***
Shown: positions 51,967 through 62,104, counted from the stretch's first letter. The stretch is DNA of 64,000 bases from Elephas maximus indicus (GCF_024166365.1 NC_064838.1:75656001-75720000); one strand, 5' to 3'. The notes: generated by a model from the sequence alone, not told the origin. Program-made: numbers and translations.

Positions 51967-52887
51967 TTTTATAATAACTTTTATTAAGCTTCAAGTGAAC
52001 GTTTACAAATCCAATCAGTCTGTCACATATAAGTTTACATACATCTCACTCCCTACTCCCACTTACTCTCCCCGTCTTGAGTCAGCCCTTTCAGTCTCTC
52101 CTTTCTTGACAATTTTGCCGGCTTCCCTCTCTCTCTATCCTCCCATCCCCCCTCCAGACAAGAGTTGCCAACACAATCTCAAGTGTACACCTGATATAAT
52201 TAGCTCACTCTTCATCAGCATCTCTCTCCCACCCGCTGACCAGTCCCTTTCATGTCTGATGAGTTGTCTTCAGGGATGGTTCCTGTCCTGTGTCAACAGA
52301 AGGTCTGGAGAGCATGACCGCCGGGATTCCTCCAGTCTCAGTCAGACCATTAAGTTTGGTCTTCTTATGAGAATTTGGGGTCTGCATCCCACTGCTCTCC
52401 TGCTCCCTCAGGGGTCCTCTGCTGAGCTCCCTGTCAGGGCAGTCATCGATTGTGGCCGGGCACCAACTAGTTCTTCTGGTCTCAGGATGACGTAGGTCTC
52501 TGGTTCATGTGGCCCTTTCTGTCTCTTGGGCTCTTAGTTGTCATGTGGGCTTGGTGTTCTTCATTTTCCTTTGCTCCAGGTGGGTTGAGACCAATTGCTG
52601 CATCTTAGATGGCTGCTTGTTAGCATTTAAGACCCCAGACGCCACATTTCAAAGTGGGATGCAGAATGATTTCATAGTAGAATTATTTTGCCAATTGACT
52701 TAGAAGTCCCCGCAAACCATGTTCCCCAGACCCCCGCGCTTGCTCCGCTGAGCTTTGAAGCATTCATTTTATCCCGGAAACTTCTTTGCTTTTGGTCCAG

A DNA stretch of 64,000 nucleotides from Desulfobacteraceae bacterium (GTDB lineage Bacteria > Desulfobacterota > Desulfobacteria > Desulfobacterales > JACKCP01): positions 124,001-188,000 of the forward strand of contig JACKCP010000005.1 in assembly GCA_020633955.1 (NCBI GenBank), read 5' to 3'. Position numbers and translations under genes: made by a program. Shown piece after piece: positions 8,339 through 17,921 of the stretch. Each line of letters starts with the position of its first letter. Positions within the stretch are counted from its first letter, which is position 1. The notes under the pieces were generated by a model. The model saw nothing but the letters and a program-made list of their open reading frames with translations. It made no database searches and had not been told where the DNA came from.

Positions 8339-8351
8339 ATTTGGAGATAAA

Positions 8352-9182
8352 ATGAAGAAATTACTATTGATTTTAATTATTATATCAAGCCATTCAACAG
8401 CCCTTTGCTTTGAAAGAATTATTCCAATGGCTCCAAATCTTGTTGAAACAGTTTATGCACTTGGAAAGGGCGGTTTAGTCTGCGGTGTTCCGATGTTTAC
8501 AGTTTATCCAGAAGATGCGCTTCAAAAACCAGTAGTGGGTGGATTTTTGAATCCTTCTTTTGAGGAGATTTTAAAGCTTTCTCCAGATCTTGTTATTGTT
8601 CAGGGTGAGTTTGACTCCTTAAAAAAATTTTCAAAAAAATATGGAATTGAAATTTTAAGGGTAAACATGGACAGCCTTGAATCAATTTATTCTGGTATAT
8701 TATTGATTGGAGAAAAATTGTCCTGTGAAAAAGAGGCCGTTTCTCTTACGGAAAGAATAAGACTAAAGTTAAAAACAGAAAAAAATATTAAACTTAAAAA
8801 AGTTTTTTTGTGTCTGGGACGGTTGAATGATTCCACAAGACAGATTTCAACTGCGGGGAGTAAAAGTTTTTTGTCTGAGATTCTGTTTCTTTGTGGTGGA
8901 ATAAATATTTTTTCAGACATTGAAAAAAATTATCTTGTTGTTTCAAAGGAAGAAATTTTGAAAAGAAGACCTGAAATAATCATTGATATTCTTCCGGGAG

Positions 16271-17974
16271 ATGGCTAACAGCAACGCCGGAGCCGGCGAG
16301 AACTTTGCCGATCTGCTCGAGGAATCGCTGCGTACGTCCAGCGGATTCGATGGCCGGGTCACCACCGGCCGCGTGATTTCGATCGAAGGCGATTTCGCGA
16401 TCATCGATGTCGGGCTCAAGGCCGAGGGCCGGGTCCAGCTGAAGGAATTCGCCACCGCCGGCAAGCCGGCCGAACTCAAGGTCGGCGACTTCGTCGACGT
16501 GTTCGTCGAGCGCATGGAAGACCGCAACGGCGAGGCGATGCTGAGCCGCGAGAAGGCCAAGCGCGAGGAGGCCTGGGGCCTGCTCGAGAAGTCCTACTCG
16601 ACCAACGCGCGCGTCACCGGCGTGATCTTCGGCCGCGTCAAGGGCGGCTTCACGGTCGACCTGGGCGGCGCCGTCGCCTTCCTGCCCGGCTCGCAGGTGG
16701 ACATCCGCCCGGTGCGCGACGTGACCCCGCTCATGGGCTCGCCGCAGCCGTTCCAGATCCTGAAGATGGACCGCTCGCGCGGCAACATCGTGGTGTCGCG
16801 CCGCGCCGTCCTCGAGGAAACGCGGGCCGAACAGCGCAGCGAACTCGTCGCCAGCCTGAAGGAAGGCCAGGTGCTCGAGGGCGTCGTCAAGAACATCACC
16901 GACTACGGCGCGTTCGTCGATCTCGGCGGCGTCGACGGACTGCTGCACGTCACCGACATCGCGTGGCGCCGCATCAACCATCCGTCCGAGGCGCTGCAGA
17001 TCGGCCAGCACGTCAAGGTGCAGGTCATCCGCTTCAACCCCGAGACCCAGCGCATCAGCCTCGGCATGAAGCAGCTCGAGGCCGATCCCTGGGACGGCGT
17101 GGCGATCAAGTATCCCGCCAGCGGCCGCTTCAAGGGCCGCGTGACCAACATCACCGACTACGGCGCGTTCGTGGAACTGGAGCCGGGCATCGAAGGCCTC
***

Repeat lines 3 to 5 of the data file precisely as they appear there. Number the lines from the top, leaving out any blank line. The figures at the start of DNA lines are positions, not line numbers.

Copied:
51967 TTTTATAATAACTTTTATTAAGCTTCAAGTGAAC
52001 GTTTACAAATCCAATCAGTCTGTCACATATAAGTTTACATACATCTCACTCCCTACTCCCACTTACTCTCCCCGTCTTGAGTCAGCCCTTTCAGTCTCTC
52101 CTTTCTTGACAATTTTGCCGGCTTCCCTCTCTCTCTATCCTCCCATCCCCCCTCCAGACAAGAGTTGCCAACACAATCTCAAGTGTACACCTGATATAAT